Once, I left my toddler behind at the elementary school. I figured it out when I looked over my shoulder at the empty bike trailer attached to my bike. In my right mind, I would have calmly turned my bike around, instructed my other children to do the same and headed back up to the kindergarten playground. Instead, I panicked, and it knocked the sense out of me.
I dropped my bike and took off running, yelling at my other kids to stay put. Twenty steps into this mad dash, I realized that I had ditched wheels for legs and opted for the slowest transportation possible — the bike would have made the trip in half the time. Still, I couldn’t reverse course. I ran in a blind panic until I had her in my arms again, which was the exact moment that it dawned on me that I had abandoned two other small children on a stretch of sidewalk a quarter mile away.
The story ended happily — all of my chicks were safely escorted home that day. But panic pickled my thinking and distilled my options down to one: RUN!
Nix the negative
Negative emotions constrict our thinking, according to Barbara Fredrickson, professor of psychology at UNC Chapel Hill. Anger, sadness, fear, panic and anxiety are like brain blinders that keep us from seeing the big picture. Think about the last fight you had with your significant other — could you think about anything else? Or when you lay in bed at night stressing over a test the next day — how rational was your thought process?
While negative emotions limit our thoughts, positive emotions like joy, serenity, gratitude, love and appreciation open the mind to context and possibilities. Fredrickson’s research has shown that people experiencing positive emotions score higher on creative problem-solving and have wider awareness and resilience. (1)
See the good and savor it
In today’s social psychology equation, seeing the good = appreciation (acknowledging value in events, objects, people and behaviors). Appreciation can be “what a beautiful butterfly,” “I am so glad she is my neighbor,” “what a kind little girl to help her brother up,” “there is so much good in my life” or “I am so glad no one was hurt.” Researchers at Rutgers University found that people who practiced appreciation reported better life satisfaction and well-being. (2)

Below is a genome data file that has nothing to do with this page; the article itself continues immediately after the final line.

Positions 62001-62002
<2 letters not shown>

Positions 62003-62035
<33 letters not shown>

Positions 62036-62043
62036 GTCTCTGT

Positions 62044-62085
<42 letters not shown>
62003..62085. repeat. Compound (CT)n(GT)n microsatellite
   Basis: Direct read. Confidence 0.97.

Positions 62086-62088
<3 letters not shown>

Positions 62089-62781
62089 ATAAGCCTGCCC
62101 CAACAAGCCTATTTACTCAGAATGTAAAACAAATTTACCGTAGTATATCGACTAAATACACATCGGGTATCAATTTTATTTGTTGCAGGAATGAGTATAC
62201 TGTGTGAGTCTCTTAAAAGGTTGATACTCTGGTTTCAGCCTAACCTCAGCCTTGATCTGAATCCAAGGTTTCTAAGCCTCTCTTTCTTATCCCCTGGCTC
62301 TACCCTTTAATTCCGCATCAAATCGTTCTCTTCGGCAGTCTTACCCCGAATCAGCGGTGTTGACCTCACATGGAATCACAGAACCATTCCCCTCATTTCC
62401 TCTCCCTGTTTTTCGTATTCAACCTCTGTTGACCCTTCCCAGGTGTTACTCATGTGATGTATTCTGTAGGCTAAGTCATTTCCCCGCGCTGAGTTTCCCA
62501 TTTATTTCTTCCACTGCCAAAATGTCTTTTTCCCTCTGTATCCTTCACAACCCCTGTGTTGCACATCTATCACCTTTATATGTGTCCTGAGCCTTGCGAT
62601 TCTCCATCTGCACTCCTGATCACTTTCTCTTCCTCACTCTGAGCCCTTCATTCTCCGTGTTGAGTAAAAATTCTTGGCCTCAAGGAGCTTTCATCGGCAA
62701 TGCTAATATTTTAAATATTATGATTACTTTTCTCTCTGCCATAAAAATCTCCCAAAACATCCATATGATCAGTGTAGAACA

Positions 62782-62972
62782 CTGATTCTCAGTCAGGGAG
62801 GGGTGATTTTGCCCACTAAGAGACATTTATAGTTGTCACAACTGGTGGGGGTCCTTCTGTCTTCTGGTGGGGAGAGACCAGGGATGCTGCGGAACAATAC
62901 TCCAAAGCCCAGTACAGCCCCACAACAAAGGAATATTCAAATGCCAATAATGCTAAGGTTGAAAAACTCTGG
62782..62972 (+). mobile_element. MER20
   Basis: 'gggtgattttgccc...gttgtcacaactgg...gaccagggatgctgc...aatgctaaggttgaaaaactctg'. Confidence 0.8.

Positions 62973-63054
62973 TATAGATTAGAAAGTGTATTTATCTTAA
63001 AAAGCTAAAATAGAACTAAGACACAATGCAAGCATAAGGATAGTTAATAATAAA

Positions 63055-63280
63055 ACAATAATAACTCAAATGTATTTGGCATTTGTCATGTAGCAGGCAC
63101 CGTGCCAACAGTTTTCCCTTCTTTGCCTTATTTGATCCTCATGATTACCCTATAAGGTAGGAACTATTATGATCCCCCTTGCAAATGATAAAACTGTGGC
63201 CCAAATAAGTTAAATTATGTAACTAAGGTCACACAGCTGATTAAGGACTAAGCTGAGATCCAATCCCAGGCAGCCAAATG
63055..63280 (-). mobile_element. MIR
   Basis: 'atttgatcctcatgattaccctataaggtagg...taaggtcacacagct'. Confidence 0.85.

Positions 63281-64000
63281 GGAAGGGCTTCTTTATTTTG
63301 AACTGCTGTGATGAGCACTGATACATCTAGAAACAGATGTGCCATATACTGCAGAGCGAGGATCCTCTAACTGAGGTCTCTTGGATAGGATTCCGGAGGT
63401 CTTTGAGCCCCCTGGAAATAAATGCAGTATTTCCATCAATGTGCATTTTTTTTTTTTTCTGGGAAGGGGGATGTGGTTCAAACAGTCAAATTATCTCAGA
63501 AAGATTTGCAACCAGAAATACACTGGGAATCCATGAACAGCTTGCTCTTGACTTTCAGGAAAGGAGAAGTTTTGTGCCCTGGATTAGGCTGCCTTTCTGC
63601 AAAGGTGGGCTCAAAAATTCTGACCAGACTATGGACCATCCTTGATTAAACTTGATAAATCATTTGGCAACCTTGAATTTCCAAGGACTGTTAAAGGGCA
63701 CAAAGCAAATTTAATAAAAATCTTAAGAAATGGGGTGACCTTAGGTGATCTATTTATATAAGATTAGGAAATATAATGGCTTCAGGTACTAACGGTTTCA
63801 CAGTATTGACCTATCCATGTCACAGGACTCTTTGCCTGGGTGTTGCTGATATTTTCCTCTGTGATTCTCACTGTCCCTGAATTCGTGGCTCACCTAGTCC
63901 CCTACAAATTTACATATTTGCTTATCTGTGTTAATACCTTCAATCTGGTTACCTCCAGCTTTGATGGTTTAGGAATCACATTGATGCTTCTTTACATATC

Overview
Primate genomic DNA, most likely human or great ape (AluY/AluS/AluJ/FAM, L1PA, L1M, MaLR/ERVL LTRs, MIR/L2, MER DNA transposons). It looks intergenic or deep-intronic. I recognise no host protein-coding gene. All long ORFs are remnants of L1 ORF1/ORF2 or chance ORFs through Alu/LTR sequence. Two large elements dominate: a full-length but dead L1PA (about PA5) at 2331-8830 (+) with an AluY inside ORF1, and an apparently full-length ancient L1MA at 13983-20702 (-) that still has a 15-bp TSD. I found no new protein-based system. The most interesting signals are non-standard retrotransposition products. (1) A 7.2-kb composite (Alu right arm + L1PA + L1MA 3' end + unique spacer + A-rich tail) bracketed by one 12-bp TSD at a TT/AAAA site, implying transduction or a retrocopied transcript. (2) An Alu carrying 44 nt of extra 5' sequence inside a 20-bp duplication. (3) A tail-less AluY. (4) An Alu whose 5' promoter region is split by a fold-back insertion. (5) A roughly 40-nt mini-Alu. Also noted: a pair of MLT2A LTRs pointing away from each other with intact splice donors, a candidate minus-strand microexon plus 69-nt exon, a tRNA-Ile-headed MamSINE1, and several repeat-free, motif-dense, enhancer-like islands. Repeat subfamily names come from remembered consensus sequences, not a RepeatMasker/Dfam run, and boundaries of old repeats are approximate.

Loyola psychologist Fred Bryant says savoring good moments like these counteracts the brain’s negativity bias, which makes it hold on to unpleasant experiences with the tenacity of an English bulldog, while letting positive ones slide out, forgotten. Like a sip of fine wine held before swallowing to truly appreciate the flavors, Bryant suggests that sweet moments in life should be swished around and savored. (3)
Ways to savor:
- Take that sunset in slowly. Stop wherever you are and focus on the moment of beauty.
- Count blessings, lingering on gratitude for each one.
- Tell someone else about a good feeling — it reinforces it in your own brain.
- Use your senses intensely. On a hike in the Sierras, I savored a breathtaking meadow: the sounds of trickling water, the cool breeze coming up from the valley, the earthy meadow smell, the pleasing blend of green and white and yellow and red as far as I could see.
- Take a mental photo (or a real one) of sweet moments. Don’t let the bliss of family laughter slip away into a forgotten place in your brain.
More on seeing the good
Barbara Fredrickson on positivity
- Fredrickson B. Are you getting enough positivity in your diet? UC Berkeley: Greater Good. June 21, 2011. Accessed Feb 22, 2017.
- Adler MG and Fagley NS. Appreciation: Individual differences in predictor of subjective well-being. Journal of Personality. 2005;73:1.
- Kennelly S. 10 steps to savoring the good things in life. UCBerkeley: Greater Good. Jul 23, 2012. Accessed Feb 17, 2017.